Monday, December 13, 2010

Nothing like a snow storm

When my kids were school age, a snow storm always began with the hope that Lakeville schools would close. That would lead to cries of disappointment and frustration as they watched the school alerts go from the letter L to N announcing, New Prague School Closed. Not Lakeville Schools however, never Lakeville according to my children. Even more annoying was that they had to go to school knowing their cousins living in New Prague had the day off, but not them.

Finally home from school backpacks were set aside, replaced with the proper outdoor gear required for playing in the snow. The best was when there was enough snow for the plowing professionals (actually our wonderful neighbors) to pile the snow near our house, making the perfect spot for sliding and snow fort construction.

A picture of Michael that sits on my desk holds a precious memory of him in the snow. The picture was taken a snowy December similar to the one we are having now. My husband was outside clearing snow off the driveway and Michael was with him, as usual. Michael was playing in the snow pile directly in front of the kitchen window, perfect for me to keep an eye on him while I was preparing supper. I remember thinking how odd his bright green wheelchair looked as it sat abandoned next to the snow he was playing in. I hadn’t seen the orange ball of his winter hat pop up and down for a few minutes so I opened the front door and called his name. Out of the snow popped his sweet face all covered with snow. With a big grin he yelled, “Here I am Mom, I’m digging a tunnel.”

In that moment, Michael didn’t have a rare disease. He didn’t need to use his wheelchair. He was just a boy playing in the snow. I stood by the door a few more minutes debating with him about the time he should come in for supper. He was wishing he could stay outside just a little bit longer and I was wishing his life could always be that simple.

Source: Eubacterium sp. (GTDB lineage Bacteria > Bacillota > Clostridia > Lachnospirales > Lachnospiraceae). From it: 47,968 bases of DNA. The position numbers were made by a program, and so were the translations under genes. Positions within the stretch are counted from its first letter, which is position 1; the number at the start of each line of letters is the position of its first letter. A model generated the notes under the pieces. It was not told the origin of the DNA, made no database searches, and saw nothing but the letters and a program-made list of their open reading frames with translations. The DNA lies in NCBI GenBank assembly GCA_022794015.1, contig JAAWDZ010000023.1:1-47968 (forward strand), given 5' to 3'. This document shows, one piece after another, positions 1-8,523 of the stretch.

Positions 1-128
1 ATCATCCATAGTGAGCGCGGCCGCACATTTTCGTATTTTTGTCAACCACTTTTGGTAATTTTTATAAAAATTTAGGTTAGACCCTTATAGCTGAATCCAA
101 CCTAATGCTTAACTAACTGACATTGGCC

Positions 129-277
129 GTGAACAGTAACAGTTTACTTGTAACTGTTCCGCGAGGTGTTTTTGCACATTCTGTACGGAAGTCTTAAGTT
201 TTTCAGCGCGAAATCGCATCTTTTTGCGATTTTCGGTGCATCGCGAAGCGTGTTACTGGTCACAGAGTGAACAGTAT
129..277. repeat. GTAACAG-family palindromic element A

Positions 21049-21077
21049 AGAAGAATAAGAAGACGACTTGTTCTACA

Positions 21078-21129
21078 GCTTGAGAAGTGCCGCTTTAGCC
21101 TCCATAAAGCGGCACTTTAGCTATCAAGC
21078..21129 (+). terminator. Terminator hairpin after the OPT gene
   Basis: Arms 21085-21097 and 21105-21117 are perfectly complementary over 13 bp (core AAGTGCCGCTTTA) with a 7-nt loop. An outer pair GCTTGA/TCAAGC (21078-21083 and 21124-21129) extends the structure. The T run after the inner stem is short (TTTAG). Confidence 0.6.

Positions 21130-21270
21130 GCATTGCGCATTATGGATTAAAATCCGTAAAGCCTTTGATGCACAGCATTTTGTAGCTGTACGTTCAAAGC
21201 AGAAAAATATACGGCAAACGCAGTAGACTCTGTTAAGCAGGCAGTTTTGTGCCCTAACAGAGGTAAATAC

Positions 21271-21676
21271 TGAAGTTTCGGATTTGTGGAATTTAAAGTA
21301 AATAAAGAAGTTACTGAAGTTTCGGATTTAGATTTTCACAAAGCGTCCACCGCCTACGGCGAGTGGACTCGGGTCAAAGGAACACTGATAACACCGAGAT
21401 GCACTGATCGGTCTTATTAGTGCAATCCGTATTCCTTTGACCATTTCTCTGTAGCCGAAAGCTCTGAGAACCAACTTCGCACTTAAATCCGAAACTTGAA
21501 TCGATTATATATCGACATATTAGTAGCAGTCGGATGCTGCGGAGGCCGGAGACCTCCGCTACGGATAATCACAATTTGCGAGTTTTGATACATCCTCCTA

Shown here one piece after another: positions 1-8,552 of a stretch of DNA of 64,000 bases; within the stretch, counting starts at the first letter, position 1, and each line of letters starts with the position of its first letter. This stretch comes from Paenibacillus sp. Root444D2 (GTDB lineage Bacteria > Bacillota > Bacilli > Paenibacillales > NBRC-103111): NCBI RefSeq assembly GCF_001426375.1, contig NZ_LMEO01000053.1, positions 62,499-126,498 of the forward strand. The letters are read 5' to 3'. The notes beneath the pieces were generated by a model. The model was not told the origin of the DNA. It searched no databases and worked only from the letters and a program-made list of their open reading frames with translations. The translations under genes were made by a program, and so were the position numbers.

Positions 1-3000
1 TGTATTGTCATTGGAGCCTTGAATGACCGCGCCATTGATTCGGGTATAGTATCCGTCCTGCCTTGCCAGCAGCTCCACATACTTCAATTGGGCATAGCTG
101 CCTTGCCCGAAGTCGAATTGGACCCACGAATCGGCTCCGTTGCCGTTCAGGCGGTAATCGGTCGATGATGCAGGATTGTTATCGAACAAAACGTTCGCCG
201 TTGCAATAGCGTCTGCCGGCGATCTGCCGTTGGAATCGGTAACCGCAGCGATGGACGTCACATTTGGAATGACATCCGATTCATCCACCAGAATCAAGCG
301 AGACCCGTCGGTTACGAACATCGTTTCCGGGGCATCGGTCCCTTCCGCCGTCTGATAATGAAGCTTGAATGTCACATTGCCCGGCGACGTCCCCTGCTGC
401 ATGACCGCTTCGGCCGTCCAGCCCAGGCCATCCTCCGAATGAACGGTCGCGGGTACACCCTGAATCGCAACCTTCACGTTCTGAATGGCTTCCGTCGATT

Waking up Saturday morning to the blustery snow storm, I thought about the excitement my kids would have had regarding this big storm, especially if it wasn’t on the weekend. This time even Lakeville would have surely cancelled school. I gazed at the picture of Michael in the snow tunnel he dug in December 2003. Memories of the simplicity in that evening came rushing in, as well as, thoughts about the complexity in his young life back then, which seemed to crowd the memory. Painful dialysis had just begun and a kidney transplant loomed on the horizon. Life in a wheelchair, especially during the winter, was added to the list of challenges he faced.

There’s nothing like a snow storm, which comes blowing in without permission changing plans, canceling school events, and altering the busy holiday season. Another perspective provides us with an opportunity to create your own tunnel either in the snow or to your soul. Enclosed by the stillness of a blizzard day, you find solace there. Whatever your tunnel, know it can hold you joyfully captive, even for just a little while, by the simplest of pleasures winter weather has to offer.

Put value in moments rather than months; an excellent way to Be the Change.

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